Sunday, September 09, 2007

most noble adventure

When I discovered in my first term that the Marshall Plan was a clever Yankee plot to keep the US from sliding back into the Great Depression, I knew I'd have to write my Long Essay on that subject. Since I prefer my history raw and unfiltered, I set myself the task of reading the U.S. Senate deliberations on the ERP, as the Plan was formally known (for Organization for European Recovery Program). I blogged as I went along, including Saving the US economy, The Senators and the Marshall Plan and Agnes Waters is opposed, but apparently I didn't post the final result, which was entitled 'The Clayton Theorem (or: Did George Marshall Save the US from Economic Collapse?)'.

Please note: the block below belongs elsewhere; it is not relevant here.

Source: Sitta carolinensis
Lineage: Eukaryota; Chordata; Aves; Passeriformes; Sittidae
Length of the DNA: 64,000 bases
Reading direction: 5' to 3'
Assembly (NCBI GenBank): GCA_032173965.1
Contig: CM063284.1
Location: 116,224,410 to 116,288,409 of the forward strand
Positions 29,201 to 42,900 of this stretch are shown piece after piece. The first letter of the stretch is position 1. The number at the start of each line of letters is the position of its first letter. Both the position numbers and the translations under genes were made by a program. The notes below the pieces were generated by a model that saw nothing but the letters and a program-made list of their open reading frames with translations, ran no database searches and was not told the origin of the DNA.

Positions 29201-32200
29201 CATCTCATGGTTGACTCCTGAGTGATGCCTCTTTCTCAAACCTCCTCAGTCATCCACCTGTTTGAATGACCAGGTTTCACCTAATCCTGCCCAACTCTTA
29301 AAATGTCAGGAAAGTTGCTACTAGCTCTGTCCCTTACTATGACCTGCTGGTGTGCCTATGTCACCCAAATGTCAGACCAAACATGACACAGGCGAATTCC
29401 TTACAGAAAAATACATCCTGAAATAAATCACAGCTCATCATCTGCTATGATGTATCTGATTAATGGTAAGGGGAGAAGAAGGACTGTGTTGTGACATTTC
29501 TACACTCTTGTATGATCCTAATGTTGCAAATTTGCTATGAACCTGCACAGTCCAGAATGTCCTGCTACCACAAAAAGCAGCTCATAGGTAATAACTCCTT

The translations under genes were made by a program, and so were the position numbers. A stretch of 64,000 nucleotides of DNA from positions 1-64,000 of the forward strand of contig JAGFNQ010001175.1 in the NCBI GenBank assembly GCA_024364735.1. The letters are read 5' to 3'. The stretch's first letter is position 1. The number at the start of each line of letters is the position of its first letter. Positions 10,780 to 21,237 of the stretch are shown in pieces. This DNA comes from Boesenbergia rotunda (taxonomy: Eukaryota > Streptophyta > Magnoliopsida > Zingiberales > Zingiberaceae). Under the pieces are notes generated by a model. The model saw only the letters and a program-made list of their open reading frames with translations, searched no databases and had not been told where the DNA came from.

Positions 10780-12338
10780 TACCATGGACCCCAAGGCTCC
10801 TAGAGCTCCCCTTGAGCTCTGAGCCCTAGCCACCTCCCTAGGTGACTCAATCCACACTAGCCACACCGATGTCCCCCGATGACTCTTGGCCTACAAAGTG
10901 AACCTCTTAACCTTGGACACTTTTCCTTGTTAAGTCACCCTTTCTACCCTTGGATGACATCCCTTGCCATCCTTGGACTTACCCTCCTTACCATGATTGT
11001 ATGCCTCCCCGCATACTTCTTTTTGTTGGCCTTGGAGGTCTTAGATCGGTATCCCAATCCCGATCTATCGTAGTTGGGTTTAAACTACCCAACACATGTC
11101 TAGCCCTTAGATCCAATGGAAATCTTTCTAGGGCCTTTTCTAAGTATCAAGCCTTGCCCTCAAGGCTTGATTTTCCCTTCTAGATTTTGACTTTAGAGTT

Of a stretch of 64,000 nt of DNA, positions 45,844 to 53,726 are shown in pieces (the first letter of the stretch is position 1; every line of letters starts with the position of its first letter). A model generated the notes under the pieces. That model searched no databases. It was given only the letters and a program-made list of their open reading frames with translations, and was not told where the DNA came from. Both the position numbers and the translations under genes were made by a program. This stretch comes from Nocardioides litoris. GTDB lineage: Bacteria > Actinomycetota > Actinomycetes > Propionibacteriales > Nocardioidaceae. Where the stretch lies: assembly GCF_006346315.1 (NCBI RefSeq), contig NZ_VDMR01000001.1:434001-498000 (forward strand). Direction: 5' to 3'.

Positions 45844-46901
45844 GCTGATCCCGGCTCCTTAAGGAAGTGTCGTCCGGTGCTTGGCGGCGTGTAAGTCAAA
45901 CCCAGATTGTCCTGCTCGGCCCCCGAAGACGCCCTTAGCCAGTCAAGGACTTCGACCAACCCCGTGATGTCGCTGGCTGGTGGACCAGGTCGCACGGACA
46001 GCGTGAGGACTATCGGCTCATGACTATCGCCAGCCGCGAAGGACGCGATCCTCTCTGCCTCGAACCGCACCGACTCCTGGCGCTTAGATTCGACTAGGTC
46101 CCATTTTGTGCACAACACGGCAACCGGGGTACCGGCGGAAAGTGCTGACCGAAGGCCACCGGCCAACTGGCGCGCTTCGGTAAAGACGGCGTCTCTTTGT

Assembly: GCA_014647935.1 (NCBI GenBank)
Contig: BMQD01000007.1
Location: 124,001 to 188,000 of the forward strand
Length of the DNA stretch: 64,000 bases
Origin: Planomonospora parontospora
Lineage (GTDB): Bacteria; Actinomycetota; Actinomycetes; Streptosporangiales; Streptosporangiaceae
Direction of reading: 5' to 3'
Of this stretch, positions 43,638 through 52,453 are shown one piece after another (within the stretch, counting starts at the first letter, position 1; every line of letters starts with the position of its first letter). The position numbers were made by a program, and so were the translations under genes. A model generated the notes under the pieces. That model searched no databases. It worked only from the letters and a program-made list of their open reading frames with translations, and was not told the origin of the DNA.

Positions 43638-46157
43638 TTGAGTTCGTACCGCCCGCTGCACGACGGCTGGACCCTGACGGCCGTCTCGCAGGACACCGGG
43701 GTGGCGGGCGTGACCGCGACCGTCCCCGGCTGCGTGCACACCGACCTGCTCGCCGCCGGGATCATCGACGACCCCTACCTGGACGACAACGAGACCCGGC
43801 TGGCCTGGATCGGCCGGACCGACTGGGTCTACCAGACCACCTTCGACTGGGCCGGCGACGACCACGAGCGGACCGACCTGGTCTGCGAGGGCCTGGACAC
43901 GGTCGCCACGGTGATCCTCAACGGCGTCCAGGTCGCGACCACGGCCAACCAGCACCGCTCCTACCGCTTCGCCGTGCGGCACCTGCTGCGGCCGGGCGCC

Now comes Greg Behrman and his The Most Noble Adventure: The Marshall Plan and the Time When America Helped Save Europe. What a refreshing change from the tight-mouthed academic writings on the ERP! Behrman isn't a historian; he's a journalist, though with impressive credentials (M.Phil from Oxford; Henry Kissinger Fellow at the Aspen Institute). I'll have more to say when I'm further along, but I admire how he sets the scene--not mummified in gauze and formaldehyde, as the Marshall Plan appears in academic prose, but as bright and clear as one of those frigid days in January 1947, when snow fell in St. Tropez and all of Europe seemed on a toboggan slide to starvation.

Blue skies! -- Dan Ford

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